Greek Presence Growing at Santa Clara
Published: Thursday, October 11, 2012
Updated: Thursday, October 11, 2012 10:10
This is my fourth year at Santa Clara and last week’s article, which covered the growth of Greek presence at Santa Clara University, was the first article I’ve read that held no negative Greek undertones.
However, it lacked one crucial component: why Greek life has grown so much. Additionally, the article only mentioned the “traditional” Greek organizations, which largely underrepresents the entirety of Greek life at Santa Clara. Apart from the 10 “traditional” fraternities/sororities, there are eight culturally-based Greek organizations and two business-oriented Greek organizations, resulting in 20 different Greek organizations. All of these organizations appeal to different interest groups and demographics of the school, creating an immensely diverse Greek system, which permeates throughout the student body.
I could talk about the largely successful philanthropy of Greek organizations, such as Alpha Phi raising $76,000 in one night at their Red Dress Gala. But Greek organizations offer so much more than just philanthropy or drinking opportunities.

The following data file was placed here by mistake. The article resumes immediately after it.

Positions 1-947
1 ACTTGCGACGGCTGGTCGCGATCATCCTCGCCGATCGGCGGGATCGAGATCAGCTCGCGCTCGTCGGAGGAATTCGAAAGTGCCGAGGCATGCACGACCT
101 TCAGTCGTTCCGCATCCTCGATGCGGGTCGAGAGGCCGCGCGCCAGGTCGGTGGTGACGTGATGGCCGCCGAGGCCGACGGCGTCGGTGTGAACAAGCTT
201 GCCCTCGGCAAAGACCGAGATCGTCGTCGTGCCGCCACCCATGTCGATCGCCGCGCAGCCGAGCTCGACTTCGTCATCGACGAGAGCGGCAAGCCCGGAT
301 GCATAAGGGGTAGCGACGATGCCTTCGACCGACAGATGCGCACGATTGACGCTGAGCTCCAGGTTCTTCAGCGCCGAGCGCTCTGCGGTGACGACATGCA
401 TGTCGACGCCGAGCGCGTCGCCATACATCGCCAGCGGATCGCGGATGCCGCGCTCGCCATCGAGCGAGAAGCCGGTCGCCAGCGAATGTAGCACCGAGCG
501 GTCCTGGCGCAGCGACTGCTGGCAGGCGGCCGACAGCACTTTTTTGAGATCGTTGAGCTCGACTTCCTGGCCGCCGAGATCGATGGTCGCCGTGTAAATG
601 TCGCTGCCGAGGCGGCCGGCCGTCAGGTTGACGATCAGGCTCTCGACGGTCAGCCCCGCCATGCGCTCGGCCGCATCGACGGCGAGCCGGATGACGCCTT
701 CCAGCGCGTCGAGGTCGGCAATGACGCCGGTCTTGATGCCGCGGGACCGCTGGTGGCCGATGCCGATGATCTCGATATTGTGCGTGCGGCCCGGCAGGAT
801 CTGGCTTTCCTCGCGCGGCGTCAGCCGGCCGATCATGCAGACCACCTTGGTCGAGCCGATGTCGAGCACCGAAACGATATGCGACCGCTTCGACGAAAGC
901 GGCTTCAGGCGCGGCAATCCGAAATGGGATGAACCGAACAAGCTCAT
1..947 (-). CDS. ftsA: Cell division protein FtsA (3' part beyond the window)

Despite most off-campus social life stemming from Greeks, social interactions are just the surface of what Greek life offers.
These organizations provide opportunities to develop skills and learn processes that no other college organization will teach you. They offer the potential to take full ownership of the events that a person puts on without the school or an adult peering over his or her shoulder, giving people the autonomy to learn and grow in their own way.
Members are held liable for their mistakes and praised for their achievements. It’s a unique learning experience, providing an unparalleled opportunity to develop practical leadership skills as well as team building and collaboration. In a nutshell, it gives you relevant tools that school itself doesn’t provide and the confidence to apply these tools in the real world.
In addition, a Greek organization gives you a sense of community and a network that will carry beyond college. The relationships built within a Greek organization are extremely tightly knit because they are relationships connected by a common bond. For many, it is where they find their “niche” at Santa Clara — their home away from home.
Greek life is instrumental in welcoming new students to Santa Clara as well. Besides the fact that nearly every party a freshman attends in their first few weeks is Greek-related, the students who work on campus are overwhelmingly Greek. I have worked two summers as an orientation leader and both summers, roughly half of our staff was involved in some Greek organization, whether cultural, business or “traditional.”
Likewise, many student ambassadors who give tours to prospective students are Greek.
I find it ironic that an astounding number of students who are in these “non-recognized” Greek organizations are the ones who, often times, do the most for the school and the school’s public image.